Anyway, in honor of his birthday, his 57th, I thought I'd share a few things about him.
First, five things you might not know about my Beve:
(though I'm sure hope my kids do!)
- He's pidgeon-toed. Decidedly so. In high school, his pidgeon-toed run on the basketball court was something to behold. My dad always said he looked like he'd been put together with rubber bands, he was so elastic.
- His nickname was Slime because he sweats easily and a whole lot. And doesn't stink. Opponents would slide right off him on hoop courts. That he doesn't stink has been an 'annoyance' to me all the days of our lives. Can you imagine? Never needing deoderant? Amazing.
- He's left-handed. Writes all the way upside-down with the worst of them. I say this with love because I'm left handed myself. And his handwriting is almost illegible, growing more so with each passing year. Funny thing, though. When we first married, I couldn't figure out how he made his small a--starting from the bottom, circling backwards. These days, I make mine exactly the same way (it's easier for a lefty!). Marriage will do that to you.
- He wasn't very mechanically-minded when we first got married but now he changes oil in all our cars, has built decks, a garage, remodeled a bathroom, painted and wall-papered just about every room in every house we've ever owned. He's an eager learner when it comes to such stuff.
- Just the other day I realized that most of the furnishings in our house (from furniture to dishes) are the result of Beve's thrifting. It's remarkable, really. I groan against such things, but deep-down, am glad he loves his 'craigslist devotionals,' as I teasingly call them.
Now, seven things I appreciate about Beve:
- He has a heart for the hurting. Beve is a counselor in a school where the main focus is AP (Advanced Placement). But for Beve, it's the hurting, the marginalized, the broken who most matter. He stands with them, goes to battle for them, and just plain loves them. I love that no matter how messed up a kid is, Beve can say, "He's really a pretty good kid," or "I really like her."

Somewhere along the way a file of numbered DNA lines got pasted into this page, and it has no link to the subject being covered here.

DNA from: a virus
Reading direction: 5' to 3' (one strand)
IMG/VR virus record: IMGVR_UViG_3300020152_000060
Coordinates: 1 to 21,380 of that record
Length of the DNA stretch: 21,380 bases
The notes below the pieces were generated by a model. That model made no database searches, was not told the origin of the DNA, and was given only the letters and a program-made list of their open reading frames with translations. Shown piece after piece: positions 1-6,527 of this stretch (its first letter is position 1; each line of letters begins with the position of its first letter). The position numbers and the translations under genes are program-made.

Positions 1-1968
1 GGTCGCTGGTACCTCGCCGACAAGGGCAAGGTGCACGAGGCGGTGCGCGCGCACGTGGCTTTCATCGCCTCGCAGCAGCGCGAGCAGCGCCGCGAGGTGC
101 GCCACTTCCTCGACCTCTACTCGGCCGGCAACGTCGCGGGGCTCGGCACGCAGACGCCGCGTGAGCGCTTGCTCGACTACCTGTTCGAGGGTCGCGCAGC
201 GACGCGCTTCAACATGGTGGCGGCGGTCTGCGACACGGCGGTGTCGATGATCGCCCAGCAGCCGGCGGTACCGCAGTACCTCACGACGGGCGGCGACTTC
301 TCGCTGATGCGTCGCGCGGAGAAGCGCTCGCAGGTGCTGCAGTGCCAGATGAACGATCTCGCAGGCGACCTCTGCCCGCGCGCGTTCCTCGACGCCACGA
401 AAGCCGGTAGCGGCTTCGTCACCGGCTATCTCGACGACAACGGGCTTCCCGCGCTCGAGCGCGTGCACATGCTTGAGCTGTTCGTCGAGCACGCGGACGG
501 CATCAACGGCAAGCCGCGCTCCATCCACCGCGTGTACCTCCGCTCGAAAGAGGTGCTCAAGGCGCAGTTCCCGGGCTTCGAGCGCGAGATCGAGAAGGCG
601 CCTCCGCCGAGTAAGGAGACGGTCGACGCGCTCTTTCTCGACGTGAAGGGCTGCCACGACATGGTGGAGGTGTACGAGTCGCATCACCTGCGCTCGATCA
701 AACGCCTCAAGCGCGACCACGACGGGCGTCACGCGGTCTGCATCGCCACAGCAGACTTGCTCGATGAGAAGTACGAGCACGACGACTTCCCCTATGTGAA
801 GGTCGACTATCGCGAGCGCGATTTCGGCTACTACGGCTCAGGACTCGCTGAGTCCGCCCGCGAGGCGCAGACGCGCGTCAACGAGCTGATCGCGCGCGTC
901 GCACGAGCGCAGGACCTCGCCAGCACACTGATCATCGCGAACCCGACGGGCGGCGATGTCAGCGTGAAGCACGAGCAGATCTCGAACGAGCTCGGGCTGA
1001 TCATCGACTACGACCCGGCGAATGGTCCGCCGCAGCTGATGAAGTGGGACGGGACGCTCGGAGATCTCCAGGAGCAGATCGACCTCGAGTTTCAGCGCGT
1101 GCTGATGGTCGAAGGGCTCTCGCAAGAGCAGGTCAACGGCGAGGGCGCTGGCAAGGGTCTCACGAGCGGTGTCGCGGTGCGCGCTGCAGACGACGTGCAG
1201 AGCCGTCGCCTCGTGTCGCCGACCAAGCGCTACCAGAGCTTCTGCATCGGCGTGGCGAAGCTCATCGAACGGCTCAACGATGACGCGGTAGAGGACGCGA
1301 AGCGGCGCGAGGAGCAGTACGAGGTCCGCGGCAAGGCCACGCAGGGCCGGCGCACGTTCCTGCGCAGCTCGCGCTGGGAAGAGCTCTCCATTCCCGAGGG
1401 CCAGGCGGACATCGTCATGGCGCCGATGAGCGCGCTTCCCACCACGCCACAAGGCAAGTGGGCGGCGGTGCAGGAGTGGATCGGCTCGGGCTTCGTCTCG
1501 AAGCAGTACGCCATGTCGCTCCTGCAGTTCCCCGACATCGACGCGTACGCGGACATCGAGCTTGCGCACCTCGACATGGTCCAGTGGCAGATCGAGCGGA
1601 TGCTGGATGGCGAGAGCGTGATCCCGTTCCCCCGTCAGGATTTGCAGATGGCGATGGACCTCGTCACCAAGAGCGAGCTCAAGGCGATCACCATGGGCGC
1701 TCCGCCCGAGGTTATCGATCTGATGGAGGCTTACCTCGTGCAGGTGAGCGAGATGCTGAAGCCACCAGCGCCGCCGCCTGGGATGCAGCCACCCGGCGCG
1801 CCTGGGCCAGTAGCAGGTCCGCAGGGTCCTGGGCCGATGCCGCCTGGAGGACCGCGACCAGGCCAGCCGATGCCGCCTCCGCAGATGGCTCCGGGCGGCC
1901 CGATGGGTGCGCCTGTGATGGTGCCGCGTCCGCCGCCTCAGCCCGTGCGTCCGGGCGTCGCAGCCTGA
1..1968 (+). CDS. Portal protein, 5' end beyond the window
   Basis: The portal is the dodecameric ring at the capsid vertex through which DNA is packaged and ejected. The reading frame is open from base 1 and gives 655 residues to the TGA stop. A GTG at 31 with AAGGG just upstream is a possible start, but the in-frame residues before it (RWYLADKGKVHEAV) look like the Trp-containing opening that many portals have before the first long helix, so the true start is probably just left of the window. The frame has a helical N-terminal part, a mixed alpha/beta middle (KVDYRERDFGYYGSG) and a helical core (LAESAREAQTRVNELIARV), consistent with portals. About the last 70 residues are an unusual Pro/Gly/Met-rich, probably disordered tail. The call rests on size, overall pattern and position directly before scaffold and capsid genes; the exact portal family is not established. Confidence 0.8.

- He sees every part of his life as ministry, without even thinking about it. Whether it's sitting in his office with kids, talking to a room full of other counselors, or mowing lawns, he's serving the Kingdom. He stops by to see his elderly lawn-care customers just because he cares about them, takes the time to listen to them when he serves them because he might be the only interaction they have each week.
- He's the good Samaritan. Sometimes he tells me about things he does for others, sometimes he doesn't. It's remarkable how much this man gives. He's the one who stops on the free-way and takes people to get gas (or gives them gas from his own gas-cans). More than once cards have arrived in the mail from complete strangers who have been helped by him and are awed by that help.
- He's a committed friend. In this last year two of his closest friends in town were dealing with cancer. Beve was present and present and present for these men. Walking in the fire with them, so to speak. We've been invited to intimate family gatherings because Beve feels like family to folks who have other family (I'm like another in-law, I suppose).
- He's a wonderful son and he's the son Grampie knows. The other day Grampie had wheeled himself very close to my chair so we could talk, and, as if often the case, he'd forgotten about Beve sitting across the room. Just seeing him from the corner of his eye, Grampie asked me, "Who's that?" "Who do you think?" I asked. "A graduate?" I laughed. "Grampie, LOOK at him!" Grampie did, and, with a HUGE grin, said, "Why, that's my boy!" Yes, Beve is definitely Grampie's boy. All the way through. Enjoying these closing-in-on-midnight hours with him because they're sweet and good and he wouldn't miss them for anything!
- He's a great dad. He's soo committed to his children. He worries about them, thinks about them, makes them laugh, loves hanging out with them. They're his best thing, as he would have said years ago. In August, he'll drive SK down to the Bay area to help her start her new life there. He wouldn't have it any other way. In fact, there was NO WAY anyone else was going to drive HIS baby to California. It's what a dad does. He did it when E moved to Colorado for that season, and so he will again. Crowded car and all.
- He's God's best gift to me. After Himself, of course. I take Beve for granted, but he is. He does so much in my life. You can't imagine. More every day. I'm sometimes like a potted plant in my own life, and Beve just picks up the slack and does everything, without complaint that I'm just barely hanging in there. And with the heavy lifting he does in my life, he's also my best friend on whom I bounce every thought--silly or profound (and usually, I say, "does that make sense?" at the end of my lengthy paragraphs of thought--my brain isn't hurting, that's for sure!).
|This was taken last summer in front of his old home in Pullman, Washington (right across the street from my old home) where he lived when we first met in 1966.|